* French liberally minded magistrate who was associated with Dupaty, C. (1746-88). intellectuals and philosophers of his time, especially Diderot. Author of well-known Lettres sur l'Italy, translated into English under the title: Sentimental letters on Italy. t The year 1776 refers to the original Italian edition.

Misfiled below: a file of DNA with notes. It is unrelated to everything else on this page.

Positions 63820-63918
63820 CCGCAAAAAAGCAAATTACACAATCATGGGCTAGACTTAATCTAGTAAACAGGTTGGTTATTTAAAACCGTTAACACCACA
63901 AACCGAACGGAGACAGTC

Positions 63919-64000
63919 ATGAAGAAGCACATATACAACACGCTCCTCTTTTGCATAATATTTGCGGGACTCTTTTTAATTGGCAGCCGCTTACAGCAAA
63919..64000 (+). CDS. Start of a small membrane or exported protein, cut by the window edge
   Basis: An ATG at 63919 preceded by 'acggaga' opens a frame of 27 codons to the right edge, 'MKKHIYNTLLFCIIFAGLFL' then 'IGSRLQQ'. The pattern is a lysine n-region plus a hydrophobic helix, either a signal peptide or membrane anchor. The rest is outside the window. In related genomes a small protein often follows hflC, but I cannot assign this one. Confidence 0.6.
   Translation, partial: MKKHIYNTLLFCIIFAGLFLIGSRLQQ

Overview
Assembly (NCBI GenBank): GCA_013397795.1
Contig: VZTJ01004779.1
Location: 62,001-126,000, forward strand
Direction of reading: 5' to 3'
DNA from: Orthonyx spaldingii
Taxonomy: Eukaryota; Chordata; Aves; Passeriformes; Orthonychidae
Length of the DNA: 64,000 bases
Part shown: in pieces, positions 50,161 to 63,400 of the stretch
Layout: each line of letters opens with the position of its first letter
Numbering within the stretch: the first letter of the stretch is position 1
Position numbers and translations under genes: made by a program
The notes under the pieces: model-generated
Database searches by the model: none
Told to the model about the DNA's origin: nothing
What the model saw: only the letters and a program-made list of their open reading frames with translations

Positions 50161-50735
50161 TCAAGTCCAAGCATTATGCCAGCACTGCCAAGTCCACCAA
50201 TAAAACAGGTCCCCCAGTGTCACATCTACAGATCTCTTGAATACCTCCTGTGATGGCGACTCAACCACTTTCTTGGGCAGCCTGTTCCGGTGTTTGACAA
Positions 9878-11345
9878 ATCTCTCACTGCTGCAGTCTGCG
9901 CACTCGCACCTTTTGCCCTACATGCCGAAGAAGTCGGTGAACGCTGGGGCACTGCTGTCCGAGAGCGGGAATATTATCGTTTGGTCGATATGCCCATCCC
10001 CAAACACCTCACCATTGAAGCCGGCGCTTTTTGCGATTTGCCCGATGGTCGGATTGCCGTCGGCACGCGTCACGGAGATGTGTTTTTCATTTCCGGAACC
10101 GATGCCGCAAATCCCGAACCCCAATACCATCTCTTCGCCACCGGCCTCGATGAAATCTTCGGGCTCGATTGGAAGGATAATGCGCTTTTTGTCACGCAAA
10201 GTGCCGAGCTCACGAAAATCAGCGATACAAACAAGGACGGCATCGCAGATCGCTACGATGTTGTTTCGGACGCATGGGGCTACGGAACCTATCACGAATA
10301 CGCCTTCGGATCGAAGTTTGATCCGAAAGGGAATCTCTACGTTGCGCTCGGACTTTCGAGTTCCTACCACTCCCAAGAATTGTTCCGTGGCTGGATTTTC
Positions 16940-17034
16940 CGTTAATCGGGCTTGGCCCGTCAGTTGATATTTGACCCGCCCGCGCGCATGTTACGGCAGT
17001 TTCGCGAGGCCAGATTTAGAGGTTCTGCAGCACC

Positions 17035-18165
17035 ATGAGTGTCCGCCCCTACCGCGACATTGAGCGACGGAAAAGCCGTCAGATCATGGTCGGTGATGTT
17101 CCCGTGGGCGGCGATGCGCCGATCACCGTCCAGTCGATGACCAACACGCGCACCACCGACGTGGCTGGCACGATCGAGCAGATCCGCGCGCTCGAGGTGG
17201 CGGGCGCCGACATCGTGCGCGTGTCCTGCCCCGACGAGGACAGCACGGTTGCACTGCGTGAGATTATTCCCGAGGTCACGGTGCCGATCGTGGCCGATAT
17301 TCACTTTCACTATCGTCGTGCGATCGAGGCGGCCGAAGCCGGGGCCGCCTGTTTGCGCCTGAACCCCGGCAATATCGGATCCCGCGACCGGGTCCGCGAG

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because I found it important to correct some of its errors, which have remained unchallenged for almost a century. Moreover, I hope that the critical examination of this report will dispel, from further discussion of the problem of the possible discontinuity of life processes, all suspicion that workers who failed to accept such a possibility were in any way influenced by religious prejudices. During the same period there appeared two important papers on this subject which deserve special consideration. The first paper is that by Davaine (I856) on the eel-worm (Anguillulina tritici) of blighted wheat grains. It contains the first complete and correct account of the anatomy, life-history and biology of this organism. He confirmed and extended the work of Roffredi and Fontana by following the successive steps of the invasion of wheat seedlings by larvae liberated from blighted grains, and the fornation of galls from the parenchyma of different portions of young flowers. Davaine also carried out careful experiments on the resuscitation of desiccated larvae and confirmed the main results obtained by Needham, Baker, Spallanzani and Fontana. The second paper was on rotifers and tardigrades by Gavaret (1859), who found that after drying these organisms for 50 days in vacuum (4 mm Hg) over sulphuric acid, they withstood warming to 110 ?C, whereas active forms were rapidly killed at 50 ?C. Broca's report temporarily closed, at least in France, the controversy (1858-60), on the resuscitation of desiccated organisms, whereas the discussion on spontaneous generation was concluded only in 1864 by Pasteur's brilliant victory (see ValeryRadot